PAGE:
Major issues surrounding affirmative action question if this policy violates individual rights or if its necessary in creating an equal society. Affirmative action is a program that takes the sex or race of an individual into account when hiring in order to balance the number of minorities and whites. The moral issues for this heated topic of debate include whether affirmative action produces illegal quotas, gives favored treatment to minorities, or if this is indeed a reverse discrimination against whites.
Those in favor of affirmative action believe this policy is necessary in establishing an equal society in the United States. They argue that this program makes it more of a fairer competition between whites and minorities. Since minorities remain to experience the disadvantages of being poor, they continue to be educated in inferior schools because better schools are dominated by wealthy whites that are able to afford the education.
With affirmative action, a percentage of minorities would have to be accepted into the better school system. In effect, this would end the continuous cycle that keeps women and minorities in low paying jobs and assist them in obtaining a satisfying career because they can now get the required education.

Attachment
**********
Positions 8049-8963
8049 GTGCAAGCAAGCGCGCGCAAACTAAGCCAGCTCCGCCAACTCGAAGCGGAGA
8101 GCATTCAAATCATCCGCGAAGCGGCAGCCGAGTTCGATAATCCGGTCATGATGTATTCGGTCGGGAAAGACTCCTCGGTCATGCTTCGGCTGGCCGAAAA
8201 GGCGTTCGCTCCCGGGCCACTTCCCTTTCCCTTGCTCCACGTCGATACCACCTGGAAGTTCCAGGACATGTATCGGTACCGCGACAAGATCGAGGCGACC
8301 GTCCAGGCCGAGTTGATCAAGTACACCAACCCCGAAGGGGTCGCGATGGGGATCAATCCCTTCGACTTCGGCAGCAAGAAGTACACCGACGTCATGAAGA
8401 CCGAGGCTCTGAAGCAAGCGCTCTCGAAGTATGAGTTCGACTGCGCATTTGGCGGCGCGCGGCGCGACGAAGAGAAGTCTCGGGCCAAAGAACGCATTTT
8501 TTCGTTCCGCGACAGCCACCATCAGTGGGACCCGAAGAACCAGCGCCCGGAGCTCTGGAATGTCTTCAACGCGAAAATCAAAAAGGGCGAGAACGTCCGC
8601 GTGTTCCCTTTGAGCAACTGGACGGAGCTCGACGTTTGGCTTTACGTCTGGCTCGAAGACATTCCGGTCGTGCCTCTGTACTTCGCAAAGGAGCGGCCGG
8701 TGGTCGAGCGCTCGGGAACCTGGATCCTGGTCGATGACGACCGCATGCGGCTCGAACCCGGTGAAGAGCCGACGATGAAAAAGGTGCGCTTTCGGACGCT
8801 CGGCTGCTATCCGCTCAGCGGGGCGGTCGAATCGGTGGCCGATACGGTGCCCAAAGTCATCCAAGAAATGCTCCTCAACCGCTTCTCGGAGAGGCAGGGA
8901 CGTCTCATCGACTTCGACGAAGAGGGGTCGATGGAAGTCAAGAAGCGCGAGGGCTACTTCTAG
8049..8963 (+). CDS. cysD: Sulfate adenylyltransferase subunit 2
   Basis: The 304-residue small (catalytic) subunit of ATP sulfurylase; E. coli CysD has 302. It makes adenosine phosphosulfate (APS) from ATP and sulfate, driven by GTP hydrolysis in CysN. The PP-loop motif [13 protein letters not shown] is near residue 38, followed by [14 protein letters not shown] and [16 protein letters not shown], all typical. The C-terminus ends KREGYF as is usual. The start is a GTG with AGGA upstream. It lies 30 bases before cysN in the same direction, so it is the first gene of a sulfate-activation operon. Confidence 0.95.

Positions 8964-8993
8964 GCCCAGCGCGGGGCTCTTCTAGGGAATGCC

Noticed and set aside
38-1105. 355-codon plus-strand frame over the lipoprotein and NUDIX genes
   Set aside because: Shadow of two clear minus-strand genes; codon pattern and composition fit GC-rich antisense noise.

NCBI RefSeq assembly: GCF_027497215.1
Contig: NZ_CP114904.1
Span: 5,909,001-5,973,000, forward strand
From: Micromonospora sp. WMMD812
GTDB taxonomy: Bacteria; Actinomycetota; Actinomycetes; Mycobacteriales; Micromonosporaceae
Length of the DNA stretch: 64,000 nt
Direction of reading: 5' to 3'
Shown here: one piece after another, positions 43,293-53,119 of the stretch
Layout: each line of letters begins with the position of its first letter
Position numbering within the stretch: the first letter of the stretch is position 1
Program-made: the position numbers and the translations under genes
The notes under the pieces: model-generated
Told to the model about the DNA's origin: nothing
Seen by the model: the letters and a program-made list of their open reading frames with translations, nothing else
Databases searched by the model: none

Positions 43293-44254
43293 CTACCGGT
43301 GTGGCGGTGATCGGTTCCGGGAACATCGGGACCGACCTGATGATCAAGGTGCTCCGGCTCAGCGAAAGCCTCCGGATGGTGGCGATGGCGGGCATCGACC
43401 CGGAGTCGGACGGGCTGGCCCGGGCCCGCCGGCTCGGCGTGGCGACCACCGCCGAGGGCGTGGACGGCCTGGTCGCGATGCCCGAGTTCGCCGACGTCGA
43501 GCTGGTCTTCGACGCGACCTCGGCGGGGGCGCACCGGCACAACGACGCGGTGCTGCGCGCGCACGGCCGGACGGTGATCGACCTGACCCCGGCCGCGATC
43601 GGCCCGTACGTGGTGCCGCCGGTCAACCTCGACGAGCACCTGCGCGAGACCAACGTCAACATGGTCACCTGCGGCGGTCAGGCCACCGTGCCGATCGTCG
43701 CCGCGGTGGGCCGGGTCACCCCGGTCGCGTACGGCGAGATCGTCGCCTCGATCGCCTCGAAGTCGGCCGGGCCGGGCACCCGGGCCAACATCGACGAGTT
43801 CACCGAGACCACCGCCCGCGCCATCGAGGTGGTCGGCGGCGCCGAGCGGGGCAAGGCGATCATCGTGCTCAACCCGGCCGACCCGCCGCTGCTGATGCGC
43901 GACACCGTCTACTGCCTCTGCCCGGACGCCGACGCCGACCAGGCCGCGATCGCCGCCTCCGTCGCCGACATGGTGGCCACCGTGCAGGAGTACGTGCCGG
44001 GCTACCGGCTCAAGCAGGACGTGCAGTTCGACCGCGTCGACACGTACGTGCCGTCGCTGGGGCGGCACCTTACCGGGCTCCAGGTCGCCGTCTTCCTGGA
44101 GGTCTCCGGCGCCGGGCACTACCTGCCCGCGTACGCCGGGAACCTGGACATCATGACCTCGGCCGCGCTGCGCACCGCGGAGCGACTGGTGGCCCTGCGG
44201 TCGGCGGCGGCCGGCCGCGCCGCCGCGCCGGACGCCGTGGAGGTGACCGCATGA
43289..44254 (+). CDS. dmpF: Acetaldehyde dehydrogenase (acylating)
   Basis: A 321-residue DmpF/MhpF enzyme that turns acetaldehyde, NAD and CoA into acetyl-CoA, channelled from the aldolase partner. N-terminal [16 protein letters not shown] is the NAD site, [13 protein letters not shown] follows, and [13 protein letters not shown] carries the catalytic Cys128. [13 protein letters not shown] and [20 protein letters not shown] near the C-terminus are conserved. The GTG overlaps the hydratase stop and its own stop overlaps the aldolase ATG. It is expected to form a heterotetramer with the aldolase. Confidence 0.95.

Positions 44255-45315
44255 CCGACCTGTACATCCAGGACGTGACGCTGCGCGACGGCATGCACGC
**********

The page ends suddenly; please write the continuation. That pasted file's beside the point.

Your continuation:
Those who oppose affirmative action believe that this policy is morally unjust. They argue that it violates the rights of individuals who are, according to the U.S constitution, to be treated equal. Affirmative action would be reversing the role of racism now to another racial group, creating even more discrimination in today's society. They believe that two wrongs do not make a right and that there are more efficient ways of incorporating women and minorities into the system without affirmative action. Anti-supporters also argue that using affirmative action in schools and jobs is wrong because...